Three-year outcome of first-episode psychoses in an established community psychiatric service

Singh, Swaran P.; Croudace, Tim; Shazad Amin; Kwiecinski, Rosemary; Medley, Ian; Jones, Peter B.; Harrison, Glynn; Singh, S P; Croudace, T; Amin, S; Kwiecinski, R; Medley, I; Jones, P B; Harrison, G
March 2000
British Journal of Psychiatry;Mar2000, Vol. 176, p210
Academic Journal
journal article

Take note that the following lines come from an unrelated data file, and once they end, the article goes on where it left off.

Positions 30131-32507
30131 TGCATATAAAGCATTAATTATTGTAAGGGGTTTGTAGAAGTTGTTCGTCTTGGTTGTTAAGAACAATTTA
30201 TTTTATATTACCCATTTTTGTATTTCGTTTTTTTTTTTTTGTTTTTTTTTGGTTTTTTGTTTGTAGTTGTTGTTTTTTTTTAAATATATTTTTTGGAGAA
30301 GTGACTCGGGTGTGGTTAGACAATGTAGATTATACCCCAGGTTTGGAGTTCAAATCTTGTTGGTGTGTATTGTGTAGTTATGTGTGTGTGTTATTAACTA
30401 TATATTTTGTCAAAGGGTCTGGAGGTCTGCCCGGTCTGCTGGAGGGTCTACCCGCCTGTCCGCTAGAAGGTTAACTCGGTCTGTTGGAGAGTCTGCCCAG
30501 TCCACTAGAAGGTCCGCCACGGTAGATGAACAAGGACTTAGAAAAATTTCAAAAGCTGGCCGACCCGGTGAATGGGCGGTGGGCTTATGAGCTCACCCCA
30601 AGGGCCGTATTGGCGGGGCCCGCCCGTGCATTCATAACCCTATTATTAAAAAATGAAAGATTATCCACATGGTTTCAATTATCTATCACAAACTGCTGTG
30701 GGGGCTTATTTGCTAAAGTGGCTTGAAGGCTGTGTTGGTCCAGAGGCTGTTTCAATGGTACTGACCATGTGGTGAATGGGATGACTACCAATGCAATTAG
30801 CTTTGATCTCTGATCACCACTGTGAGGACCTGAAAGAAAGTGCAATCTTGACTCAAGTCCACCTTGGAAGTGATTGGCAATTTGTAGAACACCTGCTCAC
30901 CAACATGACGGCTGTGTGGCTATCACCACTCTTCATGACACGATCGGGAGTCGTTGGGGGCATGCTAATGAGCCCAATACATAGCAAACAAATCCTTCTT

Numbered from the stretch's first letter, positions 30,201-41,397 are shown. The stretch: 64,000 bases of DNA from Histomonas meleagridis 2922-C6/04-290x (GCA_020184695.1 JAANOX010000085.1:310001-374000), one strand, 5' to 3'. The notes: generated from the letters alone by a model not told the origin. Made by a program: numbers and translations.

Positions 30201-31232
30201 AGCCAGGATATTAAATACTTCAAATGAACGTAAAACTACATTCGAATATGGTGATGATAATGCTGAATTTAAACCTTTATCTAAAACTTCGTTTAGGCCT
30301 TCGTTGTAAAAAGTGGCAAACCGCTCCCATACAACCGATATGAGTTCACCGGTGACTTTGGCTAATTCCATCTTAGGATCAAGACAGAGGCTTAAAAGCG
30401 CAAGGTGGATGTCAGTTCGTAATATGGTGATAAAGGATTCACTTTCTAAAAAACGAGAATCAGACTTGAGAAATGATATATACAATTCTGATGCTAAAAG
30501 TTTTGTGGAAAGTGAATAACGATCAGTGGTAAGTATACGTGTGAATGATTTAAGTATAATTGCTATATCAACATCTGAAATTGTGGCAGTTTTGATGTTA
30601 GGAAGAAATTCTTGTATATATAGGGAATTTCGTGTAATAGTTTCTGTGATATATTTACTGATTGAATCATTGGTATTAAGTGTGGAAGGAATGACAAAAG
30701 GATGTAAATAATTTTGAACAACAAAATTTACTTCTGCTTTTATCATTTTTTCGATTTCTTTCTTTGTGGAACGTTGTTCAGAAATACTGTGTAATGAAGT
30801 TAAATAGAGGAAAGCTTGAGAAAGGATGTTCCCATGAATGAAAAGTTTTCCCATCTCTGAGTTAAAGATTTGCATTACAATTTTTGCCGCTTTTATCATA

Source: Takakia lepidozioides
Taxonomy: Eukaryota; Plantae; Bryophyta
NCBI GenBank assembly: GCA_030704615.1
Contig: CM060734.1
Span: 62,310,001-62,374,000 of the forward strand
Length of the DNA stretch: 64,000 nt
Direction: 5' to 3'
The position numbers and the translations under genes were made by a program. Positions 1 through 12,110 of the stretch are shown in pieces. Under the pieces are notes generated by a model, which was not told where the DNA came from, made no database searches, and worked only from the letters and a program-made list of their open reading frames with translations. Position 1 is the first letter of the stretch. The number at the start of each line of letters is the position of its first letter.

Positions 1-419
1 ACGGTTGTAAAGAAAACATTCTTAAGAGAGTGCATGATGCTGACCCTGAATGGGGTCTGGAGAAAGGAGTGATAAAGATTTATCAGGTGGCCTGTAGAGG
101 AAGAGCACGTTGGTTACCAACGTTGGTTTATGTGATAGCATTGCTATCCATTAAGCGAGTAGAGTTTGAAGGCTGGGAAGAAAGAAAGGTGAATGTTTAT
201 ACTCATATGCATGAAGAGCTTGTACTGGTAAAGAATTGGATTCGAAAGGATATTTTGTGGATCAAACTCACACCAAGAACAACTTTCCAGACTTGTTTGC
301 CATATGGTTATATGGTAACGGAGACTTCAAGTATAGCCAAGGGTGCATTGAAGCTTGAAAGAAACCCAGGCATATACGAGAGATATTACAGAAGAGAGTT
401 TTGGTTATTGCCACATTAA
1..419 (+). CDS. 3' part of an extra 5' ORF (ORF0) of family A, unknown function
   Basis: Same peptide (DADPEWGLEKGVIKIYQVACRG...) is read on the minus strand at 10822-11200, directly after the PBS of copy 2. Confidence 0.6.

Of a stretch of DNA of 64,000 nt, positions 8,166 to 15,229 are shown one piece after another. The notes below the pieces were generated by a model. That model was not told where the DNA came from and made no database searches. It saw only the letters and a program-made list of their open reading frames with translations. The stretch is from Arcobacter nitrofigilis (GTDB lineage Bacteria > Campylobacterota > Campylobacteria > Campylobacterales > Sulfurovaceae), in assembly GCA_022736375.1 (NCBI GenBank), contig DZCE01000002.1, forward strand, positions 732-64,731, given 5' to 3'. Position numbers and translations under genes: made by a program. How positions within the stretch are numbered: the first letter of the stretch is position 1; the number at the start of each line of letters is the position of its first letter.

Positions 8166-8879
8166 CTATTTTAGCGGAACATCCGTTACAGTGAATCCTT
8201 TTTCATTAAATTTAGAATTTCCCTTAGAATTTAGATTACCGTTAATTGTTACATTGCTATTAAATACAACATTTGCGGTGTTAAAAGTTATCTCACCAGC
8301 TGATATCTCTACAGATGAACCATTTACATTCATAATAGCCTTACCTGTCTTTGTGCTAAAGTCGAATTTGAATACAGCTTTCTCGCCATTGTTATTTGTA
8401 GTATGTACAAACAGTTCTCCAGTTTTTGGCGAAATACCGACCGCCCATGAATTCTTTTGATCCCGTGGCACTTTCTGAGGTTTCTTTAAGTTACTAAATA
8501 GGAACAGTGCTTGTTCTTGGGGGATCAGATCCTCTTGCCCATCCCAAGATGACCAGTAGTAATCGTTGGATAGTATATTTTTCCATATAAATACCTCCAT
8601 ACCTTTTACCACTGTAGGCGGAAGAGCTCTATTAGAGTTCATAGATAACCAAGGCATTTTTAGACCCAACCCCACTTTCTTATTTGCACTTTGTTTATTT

Background: Changes in service provision, secular trends in substance misuse and changing social structures might affect outcome in psychosis.Aims: To assess the three-year outcome of an inception cohort of first-episode psychoses treated in a modern, community-oriented service; to compare outcomes with an earlier cohort treated in hospital-based care; and to examine the predictive validity of ICD-10 diagnostic criteria.Method: Three-year follow-up (1995-1997) of an inception cohort of first-episode psychoses and comparison with two-year follow-up (1980-1982) of the Determinants of Outcome of Severe Mental Disorders (DOSMED) Nottingham cohort.Results: On most outcome measures, non-affective psychoses had a worse outcome than affective psychoses. Affective psychoses had better outcome than previously reported. Substance-related psychoses had very poor occupational outcome. Similar proportions of the current and DOSMED cohort were in remission but the former were rated as having greater disability.Conclusions: In a modern community service, 30-60% of patients with first-episode psychoses experience a good three-year outcome. The ICD-10 criteria have good predictive validity.


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